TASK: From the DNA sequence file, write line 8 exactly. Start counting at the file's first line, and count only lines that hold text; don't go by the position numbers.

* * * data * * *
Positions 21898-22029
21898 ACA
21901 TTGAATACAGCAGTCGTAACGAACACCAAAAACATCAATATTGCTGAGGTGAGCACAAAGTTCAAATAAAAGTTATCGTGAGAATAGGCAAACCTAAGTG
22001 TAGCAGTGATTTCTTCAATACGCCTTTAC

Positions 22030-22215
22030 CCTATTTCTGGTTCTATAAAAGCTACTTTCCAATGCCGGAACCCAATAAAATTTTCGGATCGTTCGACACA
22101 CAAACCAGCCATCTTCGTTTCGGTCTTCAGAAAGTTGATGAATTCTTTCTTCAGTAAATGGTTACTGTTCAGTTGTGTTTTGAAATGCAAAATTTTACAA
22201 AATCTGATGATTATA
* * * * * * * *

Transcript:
22201 AATCTGATGATTATA